Austria. In mid-March, the lawsuit began against Josef
Fritzl, who was revealed almost a year earlier to have held
his own daughter in prison for 24 years. According to
countryaah, the daughter had
given birth to seven children, six of whom survived and
three spent their entire lives trapped in the basement. Fritzl was prosecuted for rape, incest, slavery and murder.
During the trial, he pleaded guilty on all counts, and was
sentenced to life in a forensic psychiatric ward.
The right-wing populist party BZÖ made a record choice in
the state of Carinthia in March. The party received 45
percent of the vote. The result was partly interpreted as a
tribute to the party's founder and strong man Jörg Haider,
who died in a car accident a few months before the election.
But it was also seen as a sign of a crisis in the Social
Democratic SPÖ, which lost close to 10 percentage points in
voter support, largely to BZÖ. SPÖ also lost ground in the
election in Salzburg, which was held at the same time,
although the party there remained the largest, and in the EU
elections in June. In the state elections in Vorarlberg and
Upper Austria in September, support for the SPÖ was record
low. In both cases, the xenophobic FPÖ - which BZÖ was
formed - progressed strongly, even though the conservative
ÖVP remained the largest. The Social Democrats' large
electoral losses made it difficult for SPÖ leader Werner
In 1978, the government lost a referendum on building a
nuclear power plant, but the SPÖ maintained its backing for
the prime minister and cemented its power monopoly in the
elections in 1979. Kreisky resigned after 1983, when the SPÖ
lost the majority. In a coalition with the Liberal Party,
FPÖ, SPÖ continued its social policy and active neutrality.
The governor of the northern province of Carinthia, Jörg
Haider, the leader of the ultra-nationalist liberal party,
FPÖ, was ousted in 1991 for praising employment policy in
the Third Reich. In the municipal elections in November
1991, following a campaign in which he accused foreigners
living in Austria of "stealing" jobs from the Austrians, FPÖ
gained 22.6% of the vote, thus becoming the second largest
political party in Vienna.
After increasingly powerful attacks against the aliens,
the government in 1992 passed a law banning neonazi
activities. In May, ÖVP's Thomas Klestil was elected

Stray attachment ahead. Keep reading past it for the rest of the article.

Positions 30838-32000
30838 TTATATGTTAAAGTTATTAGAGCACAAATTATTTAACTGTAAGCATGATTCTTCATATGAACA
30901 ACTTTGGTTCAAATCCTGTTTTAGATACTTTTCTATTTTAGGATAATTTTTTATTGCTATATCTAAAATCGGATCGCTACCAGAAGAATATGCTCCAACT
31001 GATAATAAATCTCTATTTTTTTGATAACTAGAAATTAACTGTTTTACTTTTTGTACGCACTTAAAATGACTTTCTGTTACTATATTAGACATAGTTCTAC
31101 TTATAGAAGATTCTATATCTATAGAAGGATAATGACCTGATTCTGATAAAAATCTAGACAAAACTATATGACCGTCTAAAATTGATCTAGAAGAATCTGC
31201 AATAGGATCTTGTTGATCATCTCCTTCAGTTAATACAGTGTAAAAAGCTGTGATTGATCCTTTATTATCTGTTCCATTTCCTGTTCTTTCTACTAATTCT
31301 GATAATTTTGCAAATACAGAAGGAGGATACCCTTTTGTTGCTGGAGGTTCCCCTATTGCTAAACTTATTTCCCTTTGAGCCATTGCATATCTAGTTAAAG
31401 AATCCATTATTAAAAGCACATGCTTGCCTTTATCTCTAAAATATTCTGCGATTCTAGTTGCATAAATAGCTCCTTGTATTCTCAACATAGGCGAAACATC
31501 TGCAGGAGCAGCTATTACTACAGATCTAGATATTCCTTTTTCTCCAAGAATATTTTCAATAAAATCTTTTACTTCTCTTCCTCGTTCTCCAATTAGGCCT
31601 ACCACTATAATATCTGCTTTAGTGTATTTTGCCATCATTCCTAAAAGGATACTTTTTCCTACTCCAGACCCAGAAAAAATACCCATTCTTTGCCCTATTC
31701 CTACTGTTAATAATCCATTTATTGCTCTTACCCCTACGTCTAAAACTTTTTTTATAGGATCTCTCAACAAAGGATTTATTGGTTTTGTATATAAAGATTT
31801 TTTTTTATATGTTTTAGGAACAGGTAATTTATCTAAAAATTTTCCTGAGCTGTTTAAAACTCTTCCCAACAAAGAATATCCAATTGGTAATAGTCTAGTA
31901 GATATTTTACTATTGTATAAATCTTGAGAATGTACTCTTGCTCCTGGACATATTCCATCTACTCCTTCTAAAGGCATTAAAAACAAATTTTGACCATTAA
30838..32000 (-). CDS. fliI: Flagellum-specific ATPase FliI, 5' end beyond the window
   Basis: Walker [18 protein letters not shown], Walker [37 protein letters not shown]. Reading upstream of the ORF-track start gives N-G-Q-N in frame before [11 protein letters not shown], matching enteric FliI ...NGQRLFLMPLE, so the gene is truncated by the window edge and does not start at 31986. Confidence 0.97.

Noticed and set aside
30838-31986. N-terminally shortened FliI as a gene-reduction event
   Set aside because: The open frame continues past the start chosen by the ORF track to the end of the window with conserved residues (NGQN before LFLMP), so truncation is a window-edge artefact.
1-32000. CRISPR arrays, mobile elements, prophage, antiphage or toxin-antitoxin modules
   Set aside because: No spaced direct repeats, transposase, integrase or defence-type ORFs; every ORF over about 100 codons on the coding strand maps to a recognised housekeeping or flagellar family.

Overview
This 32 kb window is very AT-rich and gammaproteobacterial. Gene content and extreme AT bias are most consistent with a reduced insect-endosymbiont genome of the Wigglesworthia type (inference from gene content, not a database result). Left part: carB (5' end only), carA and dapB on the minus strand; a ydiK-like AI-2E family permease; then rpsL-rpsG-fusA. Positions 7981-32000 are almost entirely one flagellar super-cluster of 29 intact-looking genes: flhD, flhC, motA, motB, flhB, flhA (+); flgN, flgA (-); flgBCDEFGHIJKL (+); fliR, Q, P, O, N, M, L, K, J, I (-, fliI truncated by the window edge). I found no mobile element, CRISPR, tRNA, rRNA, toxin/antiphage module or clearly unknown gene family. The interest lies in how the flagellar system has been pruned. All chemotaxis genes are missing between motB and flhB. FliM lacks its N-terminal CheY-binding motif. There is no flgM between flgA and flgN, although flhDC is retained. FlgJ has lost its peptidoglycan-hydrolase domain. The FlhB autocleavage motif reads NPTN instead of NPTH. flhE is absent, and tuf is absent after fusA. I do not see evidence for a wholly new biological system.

president with almost 57% of the vote, following Waldheim's
decision not to stand for re-election. It thus set the stage
for 6 years of international isolation of Austria, due to
Waldheim's Nazi past.
The changes that took place in Europe had significant
consequences for the Austrian economy. The reunification of
the two Germans, for example, led to a deficit in the
Austrian trade balance in the first years.
In 1993, Haider intensified his xenophobic attitudes,
citing "uncontrolled" immigration, the rise in crime and
unemployment. In February 200,000 people attended a
demonstration in the streets of Vienna, facing racism. An
attempt by Haider to reduce the number of foreigners and cut
their rights did not achieve enough votes to be adopted.
In a referendum in 1994, the Austrians decided to join
the EU; a decision which, theoretically, was not a violation
of the Constitution's words on the country's neutrality. At
the local elections in March, FPÖ again improved its
election results. In the October parliamentary elections,
Haider's party gained 23% of the vote, while SPÖ lost 7%, to
now 35% and ÖVP lost 4%, to about 28%.
The increase in the number of foreigners residing in
Austria - around 300,000 in mid-1994 - coincided with new
terrorist attacks on immigrants. Haider officially condemned
this type of activity, but in a book printed in large print,
Hans Henning Scharsach pointed out the similarities between
Haider and Hitler, who were "likewise populist". The
increase in connection with Haider took place, while in
Austria there was a discussion about Austrian
co-responsibility during World War II.